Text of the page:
Izumi Kobayashi, vice-chair of the Japan Association of Corporate Executives (Keizai Doyukai), external director of ANA Holdings Inc. and Mitsui & Co. Ltd., and co-chair of the WCD’s Japan chapter, expanded on these comments, relating the disruption in today’s world to the function of business. “We need to understand how it will change our business models, and how we should change and use newer technologies in business.” This is something the WCD believes lies at the board level.

Charles Lake, president of Aflac International and chairman of Aflac Japan

Charles Lake, president of Aflac International and chairman of Aflac Japan, delivered a luncheon keynote speech about how diversity promotes inclusion and, in turn, makes for a good business strategy. For Aflac, D&I is seen not just as a matter of equality, but as crucial to the company’s success.

“To address the social power, we first must promote diversity and work smart. That will lead to economic growth,” he said. Sharing how the US insurance company has embraced gender parity within the workforce, he added: “We promoted the first woman to a manager position in 1977. We should have promoted earlier.”

The keyword that drives Aflac, Lake explained, is SMART, which stands for:

See the big picture

Maintain focus

Act with initiative

Respect dialogue

Think time-value

The acronym is used by the company as a basic policy of how to work. It encourages each employee to improve their productivity and to add value to their work. It also pushes the company to foster a better work–life balance for employees.

WCD Chief Executive Officer Susan C. Keating shared with The ACCJ Journal her thoughts on developing technologies and the opportunities they present to women and other underrepresented groups.

“The number of women, compared with men, who are skilled and have experience with leading-edge technologies is not where it should be. I would say that, as we think about technology, one of the things we need to consider is what we need to do to get more versed and use our understanding to predict where technology is headed.”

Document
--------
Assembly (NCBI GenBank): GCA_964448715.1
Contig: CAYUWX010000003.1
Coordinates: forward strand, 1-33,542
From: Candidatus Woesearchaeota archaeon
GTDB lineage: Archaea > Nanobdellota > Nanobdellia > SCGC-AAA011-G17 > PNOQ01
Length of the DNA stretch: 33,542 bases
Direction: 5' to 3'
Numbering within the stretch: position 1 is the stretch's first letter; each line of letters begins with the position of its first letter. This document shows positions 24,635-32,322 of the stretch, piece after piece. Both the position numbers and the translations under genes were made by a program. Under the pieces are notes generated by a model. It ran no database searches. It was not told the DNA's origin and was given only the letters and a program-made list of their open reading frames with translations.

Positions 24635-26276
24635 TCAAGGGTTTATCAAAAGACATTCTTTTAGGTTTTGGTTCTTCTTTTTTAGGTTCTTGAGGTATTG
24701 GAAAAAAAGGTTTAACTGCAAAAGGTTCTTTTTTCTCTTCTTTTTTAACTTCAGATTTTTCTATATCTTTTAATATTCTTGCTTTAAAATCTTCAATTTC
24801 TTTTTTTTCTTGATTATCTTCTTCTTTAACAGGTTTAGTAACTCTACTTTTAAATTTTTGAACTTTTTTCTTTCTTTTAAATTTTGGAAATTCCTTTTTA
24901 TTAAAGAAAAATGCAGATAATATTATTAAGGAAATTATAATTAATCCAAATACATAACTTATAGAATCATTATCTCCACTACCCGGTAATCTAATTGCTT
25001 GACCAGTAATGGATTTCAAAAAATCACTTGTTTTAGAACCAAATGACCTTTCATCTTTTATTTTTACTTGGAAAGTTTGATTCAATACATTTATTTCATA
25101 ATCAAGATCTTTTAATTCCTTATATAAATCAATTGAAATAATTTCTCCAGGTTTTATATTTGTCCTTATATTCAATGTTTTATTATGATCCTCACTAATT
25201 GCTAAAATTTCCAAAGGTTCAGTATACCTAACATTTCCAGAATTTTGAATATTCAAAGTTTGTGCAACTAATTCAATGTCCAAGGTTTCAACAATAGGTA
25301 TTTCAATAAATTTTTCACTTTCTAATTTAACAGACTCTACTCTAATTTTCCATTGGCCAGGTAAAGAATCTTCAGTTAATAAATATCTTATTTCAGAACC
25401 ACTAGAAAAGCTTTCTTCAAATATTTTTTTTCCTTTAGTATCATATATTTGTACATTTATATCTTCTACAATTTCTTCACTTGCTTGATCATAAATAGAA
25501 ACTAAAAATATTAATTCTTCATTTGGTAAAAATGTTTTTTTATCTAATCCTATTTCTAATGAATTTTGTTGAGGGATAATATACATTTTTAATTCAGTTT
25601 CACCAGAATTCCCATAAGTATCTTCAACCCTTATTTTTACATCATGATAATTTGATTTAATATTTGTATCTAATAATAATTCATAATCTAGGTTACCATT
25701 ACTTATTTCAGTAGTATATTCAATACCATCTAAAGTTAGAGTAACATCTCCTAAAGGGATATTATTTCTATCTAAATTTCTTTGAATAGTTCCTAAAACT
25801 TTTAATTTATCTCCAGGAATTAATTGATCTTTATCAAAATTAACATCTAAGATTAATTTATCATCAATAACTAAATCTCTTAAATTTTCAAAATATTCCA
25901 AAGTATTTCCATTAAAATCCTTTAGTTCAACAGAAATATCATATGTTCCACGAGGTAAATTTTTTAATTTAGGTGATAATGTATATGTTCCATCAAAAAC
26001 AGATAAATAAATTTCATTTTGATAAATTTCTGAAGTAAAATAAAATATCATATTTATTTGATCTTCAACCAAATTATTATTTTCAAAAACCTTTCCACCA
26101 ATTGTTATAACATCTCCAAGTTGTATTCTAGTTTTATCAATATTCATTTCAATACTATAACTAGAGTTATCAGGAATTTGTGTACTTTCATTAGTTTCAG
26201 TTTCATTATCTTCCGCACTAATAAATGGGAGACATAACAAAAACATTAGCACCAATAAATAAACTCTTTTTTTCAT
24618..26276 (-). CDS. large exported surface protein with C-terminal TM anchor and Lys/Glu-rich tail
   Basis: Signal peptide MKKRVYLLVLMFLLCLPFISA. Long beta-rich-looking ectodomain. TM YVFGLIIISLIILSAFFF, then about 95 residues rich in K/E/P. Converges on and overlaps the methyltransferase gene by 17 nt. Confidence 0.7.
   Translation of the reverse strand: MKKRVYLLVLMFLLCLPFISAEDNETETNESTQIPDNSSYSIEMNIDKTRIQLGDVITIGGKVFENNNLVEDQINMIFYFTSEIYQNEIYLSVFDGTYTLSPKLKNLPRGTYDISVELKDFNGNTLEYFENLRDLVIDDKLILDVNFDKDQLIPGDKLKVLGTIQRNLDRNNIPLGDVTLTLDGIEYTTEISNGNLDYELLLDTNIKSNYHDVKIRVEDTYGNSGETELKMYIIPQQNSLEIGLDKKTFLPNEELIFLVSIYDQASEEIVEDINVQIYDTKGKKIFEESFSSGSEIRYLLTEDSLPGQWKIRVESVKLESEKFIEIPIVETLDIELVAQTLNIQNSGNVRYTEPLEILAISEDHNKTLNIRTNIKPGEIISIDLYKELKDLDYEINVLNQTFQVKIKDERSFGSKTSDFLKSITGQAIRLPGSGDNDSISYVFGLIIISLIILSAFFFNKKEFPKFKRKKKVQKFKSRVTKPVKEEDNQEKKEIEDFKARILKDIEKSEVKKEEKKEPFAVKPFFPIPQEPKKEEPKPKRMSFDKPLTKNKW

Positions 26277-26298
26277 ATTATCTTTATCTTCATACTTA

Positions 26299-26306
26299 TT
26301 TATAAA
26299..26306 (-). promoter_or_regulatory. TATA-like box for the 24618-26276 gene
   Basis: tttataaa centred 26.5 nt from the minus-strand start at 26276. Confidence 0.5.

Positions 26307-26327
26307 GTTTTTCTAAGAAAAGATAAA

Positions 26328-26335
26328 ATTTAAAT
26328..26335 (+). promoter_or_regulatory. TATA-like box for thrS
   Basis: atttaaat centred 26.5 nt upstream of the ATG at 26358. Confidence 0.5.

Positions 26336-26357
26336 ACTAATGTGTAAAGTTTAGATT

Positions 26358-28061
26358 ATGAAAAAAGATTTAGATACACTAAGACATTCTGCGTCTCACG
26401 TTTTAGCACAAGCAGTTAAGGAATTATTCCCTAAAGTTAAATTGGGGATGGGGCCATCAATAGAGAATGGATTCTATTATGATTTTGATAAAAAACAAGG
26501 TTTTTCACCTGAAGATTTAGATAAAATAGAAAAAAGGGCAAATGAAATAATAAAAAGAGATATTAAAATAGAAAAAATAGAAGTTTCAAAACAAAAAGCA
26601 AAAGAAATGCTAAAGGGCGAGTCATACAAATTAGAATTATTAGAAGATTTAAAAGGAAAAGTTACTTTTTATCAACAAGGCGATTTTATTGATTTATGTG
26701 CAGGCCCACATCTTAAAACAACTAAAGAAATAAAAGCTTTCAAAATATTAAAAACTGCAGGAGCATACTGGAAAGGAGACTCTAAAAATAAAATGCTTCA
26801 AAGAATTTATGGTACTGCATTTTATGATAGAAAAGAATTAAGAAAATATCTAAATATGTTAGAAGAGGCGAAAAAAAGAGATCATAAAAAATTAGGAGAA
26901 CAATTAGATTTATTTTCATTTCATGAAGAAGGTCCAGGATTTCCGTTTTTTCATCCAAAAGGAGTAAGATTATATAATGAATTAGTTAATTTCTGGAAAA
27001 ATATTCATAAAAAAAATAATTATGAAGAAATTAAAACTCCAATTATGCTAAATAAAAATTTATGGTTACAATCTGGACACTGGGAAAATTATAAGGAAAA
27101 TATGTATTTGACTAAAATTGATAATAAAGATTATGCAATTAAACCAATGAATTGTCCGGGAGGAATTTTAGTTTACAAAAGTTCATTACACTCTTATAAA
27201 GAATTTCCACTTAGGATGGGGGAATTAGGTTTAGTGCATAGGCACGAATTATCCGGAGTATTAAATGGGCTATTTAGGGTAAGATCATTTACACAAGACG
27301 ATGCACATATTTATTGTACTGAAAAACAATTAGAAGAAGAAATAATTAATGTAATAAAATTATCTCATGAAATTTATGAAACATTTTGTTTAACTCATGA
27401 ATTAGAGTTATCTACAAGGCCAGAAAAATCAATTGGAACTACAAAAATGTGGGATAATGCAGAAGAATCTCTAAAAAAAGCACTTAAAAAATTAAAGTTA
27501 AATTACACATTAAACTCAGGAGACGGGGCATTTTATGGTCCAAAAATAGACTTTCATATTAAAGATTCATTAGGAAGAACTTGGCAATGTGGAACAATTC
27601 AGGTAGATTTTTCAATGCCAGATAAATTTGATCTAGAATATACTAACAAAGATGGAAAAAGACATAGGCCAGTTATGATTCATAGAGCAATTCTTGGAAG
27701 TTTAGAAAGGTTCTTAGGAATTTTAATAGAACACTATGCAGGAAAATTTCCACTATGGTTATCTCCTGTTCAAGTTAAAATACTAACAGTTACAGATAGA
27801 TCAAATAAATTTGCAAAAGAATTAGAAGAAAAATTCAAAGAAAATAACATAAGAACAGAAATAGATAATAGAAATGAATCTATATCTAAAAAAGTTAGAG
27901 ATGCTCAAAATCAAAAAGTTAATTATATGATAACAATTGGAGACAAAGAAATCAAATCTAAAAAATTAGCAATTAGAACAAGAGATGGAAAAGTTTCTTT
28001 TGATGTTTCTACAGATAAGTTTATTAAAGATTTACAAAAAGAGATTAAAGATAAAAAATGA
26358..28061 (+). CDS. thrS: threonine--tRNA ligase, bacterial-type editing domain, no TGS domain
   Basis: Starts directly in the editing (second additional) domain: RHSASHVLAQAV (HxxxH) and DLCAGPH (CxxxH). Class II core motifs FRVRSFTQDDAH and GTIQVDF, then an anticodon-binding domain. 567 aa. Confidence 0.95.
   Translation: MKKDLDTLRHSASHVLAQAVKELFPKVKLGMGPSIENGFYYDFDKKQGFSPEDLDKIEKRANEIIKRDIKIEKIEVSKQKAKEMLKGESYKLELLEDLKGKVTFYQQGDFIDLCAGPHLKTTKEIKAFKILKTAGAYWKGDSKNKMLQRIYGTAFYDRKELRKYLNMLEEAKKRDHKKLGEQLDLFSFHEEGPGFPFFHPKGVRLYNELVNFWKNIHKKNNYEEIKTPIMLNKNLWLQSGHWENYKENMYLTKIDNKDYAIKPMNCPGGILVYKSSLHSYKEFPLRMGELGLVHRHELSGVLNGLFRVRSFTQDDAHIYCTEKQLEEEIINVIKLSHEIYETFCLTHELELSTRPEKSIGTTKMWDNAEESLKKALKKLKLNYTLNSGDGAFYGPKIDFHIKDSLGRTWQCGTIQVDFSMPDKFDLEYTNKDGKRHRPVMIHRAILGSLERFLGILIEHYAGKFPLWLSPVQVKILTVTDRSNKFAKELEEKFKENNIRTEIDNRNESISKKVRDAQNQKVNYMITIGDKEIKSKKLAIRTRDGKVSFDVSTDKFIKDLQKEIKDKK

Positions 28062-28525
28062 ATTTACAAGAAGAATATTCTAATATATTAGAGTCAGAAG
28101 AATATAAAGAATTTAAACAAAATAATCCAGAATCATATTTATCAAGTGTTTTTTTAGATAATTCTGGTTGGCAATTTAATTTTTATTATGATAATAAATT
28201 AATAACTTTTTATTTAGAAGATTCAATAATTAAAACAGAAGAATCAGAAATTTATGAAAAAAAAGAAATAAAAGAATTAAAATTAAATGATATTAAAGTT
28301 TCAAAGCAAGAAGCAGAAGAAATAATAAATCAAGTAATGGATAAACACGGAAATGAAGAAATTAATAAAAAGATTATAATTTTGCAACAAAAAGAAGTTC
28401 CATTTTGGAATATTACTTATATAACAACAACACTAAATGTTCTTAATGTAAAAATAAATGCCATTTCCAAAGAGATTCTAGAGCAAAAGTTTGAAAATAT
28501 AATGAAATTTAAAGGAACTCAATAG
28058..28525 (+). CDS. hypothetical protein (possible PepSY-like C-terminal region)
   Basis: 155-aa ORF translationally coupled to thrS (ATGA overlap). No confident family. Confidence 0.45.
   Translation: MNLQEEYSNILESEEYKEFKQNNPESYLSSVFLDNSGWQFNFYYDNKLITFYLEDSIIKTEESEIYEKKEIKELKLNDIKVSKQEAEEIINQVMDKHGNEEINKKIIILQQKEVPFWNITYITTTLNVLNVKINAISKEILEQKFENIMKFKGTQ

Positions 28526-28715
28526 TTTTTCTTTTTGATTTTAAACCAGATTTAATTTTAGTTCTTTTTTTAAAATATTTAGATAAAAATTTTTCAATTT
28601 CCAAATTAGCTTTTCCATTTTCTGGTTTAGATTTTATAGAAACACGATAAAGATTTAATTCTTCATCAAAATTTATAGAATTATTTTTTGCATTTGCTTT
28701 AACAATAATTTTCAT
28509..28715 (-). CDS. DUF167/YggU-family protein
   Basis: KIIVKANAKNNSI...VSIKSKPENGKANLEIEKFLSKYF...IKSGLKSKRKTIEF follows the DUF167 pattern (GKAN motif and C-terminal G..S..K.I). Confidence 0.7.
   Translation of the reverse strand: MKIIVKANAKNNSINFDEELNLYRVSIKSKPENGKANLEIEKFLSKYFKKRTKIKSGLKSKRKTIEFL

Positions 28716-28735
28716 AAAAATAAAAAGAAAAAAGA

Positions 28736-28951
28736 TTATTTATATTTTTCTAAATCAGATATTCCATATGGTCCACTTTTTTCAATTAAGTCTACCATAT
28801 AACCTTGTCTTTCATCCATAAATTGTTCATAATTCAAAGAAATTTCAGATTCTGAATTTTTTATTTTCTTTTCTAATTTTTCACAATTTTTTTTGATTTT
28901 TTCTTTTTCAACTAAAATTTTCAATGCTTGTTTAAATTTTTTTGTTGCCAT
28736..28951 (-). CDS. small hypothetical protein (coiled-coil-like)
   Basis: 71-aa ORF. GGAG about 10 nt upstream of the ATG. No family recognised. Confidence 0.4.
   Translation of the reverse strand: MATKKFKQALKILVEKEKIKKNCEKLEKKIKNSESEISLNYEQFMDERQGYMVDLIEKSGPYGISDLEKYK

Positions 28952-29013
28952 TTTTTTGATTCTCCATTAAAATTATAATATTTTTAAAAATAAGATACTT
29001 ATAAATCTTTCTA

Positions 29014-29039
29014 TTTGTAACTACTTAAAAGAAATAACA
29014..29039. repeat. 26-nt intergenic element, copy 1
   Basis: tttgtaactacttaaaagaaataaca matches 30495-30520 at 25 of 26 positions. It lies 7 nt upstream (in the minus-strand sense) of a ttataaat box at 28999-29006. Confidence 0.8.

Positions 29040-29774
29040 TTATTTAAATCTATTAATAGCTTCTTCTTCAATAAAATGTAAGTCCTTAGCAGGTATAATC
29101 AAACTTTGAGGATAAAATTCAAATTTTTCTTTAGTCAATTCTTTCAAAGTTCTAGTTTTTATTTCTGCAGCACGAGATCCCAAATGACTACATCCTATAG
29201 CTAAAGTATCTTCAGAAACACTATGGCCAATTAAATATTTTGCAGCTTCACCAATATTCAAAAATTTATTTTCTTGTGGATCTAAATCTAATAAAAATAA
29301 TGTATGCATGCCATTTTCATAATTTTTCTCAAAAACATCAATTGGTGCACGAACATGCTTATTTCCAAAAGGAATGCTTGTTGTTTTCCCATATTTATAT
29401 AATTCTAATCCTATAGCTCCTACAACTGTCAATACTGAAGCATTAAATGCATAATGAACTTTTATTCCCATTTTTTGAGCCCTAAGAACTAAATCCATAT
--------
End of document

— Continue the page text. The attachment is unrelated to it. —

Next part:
Keating believes that doing so depends on company board members and the decision-making that comes from higher up.

“Do those board members have enough understanding of the changes that are taking place, the acceleration of those changes, the implications for business and industries, and the disruption occurring that they can make thoughtful and informed decisions to help lead the future of those companies?”

She asked this while emphasizing how important it is for board members to embrace this disruptive era, and utilize the right talent to make sure they thrive.

On May 19–22, the WCD will be holding its Global Institute. To reposition themselves in the age of disruptive tech­­­nology, the group is moving the annual event from New York City, where it has been held nearly every year since 2001, to Silicon Valley.

The move highlights the growing number of opportunities available to women in startup companies, and how involving women in these tech projects can not only encourage gender diversity, but also boost the growth potential of new ventures.

“We want to make a statement that we have all these qua­lified women who are here—some of the most successful, powerful women in the world—and they are available,” said Keating.

Megan Casson is a staff writer at Custom Media for The ACCJ Journal.